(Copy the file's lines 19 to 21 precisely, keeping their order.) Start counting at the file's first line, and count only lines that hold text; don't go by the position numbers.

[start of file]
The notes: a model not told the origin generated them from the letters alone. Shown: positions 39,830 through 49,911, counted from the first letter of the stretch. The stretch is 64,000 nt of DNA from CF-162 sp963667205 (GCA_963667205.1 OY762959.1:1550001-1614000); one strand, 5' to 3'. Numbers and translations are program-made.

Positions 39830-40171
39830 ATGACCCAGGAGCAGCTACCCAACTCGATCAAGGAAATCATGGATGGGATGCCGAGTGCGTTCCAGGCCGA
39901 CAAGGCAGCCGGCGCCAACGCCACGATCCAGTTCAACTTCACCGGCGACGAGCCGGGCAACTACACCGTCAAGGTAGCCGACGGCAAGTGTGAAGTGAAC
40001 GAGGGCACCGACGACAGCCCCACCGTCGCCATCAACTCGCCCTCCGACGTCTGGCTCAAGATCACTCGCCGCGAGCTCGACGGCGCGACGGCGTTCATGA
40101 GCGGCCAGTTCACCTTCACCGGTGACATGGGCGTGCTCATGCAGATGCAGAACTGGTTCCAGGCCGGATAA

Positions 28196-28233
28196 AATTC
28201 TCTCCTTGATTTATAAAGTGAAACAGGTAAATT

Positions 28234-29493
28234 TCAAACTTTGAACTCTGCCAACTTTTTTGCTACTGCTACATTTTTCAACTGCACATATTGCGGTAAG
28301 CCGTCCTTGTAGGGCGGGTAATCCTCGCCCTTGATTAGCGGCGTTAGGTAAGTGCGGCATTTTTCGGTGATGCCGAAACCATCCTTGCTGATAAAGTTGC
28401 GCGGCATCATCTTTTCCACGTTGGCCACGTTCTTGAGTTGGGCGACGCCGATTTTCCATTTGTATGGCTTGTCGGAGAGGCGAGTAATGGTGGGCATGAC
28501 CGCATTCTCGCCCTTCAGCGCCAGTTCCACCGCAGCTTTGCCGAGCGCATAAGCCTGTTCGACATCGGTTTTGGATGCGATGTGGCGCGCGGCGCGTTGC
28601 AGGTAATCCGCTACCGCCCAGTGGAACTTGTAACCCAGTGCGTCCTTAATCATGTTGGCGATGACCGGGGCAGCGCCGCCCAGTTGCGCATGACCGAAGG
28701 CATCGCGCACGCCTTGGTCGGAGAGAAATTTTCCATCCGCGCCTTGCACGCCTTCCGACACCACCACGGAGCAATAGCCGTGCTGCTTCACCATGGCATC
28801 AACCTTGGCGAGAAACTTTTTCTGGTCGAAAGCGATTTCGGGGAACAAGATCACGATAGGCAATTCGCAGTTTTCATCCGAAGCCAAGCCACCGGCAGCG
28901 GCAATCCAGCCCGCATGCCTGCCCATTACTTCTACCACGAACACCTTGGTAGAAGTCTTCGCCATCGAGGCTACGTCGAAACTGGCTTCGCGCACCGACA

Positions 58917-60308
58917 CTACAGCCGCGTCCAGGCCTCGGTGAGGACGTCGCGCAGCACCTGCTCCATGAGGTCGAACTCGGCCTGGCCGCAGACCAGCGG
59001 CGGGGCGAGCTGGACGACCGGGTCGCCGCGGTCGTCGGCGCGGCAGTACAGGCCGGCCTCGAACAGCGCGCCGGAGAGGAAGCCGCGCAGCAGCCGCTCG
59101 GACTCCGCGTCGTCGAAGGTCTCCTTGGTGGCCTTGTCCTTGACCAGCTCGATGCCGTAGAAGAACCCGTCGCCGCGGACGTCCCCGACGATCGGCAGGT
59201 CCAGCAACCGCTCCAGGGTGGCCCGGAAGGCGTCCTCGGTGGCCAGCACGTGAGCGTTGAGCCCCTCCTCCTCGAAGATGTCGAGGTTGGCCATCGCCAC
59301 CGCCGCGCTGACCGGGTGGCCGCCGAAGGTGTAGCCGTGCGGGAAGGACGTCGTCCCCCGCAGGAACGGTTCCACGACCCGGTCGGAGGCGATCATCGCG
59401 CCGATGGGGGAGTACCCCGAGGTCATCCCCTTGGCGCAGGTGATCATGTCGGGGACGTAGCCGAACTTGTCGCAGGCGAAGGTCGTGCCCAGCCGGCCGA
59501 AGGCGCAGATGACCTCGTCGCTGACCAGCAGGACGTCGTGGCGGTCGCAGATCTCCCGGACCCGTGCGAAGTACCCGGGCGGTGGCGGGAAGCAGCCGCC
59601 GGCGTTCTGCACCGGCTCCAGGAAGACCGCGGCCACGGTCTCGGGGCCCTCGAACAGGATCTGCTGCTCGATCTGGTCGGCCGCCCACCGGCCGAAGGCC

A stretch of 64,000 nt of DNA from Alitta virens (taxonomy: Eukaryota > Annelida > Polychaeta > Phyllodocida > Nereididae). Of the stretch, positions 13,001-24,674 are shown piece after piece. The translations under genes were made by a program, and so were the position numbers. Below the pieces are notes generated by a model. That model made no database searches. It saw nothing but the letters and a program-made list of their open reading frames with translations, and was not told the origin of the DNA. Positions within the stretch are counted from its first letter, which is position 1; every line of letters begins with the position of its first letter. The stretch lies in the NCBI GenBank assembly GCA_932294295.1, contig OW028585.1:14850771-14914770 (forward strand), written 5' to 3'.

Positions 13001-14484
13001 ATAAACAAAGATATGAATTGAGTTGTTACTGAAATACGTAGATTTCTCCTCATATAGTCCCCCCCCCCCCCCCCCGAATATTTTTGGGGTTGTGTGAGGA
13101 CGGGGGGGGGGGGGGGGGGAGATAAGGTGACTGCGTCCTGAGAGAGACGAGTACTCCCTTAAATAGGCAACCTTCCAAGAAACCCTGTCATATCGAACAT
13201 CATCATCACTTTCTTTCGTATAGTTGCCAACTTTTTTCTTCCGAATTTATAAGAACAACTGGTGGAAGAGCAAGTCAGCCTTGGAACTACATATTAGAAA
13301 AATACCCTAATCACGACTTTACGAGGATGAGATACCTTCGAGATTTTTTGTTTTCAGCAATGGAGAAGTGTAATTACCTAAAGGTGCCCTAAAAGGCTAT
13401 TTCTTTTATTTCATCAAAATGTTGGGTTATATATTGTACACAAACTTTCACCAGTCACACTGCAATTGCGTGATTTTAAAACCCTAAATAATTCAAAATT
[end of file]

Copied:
Positions 58917-60308
58917 CTACAGCCGCGTCCAGGCCTCGGTGAGGACGTCGCGCAGCACCTGCTCCATGAGGTCGAACTCGGCCTGGCCGCAGACCAGCGG
59001 CGGGGCGAGCTGGACGACCGGGTCGCCGCGGTCGTCGGCGCGGCAGTACAGGCCGGCCTCGAACAGCGCGCCGGAGAGGAAGCCGCGCAGCAGCCGCTCG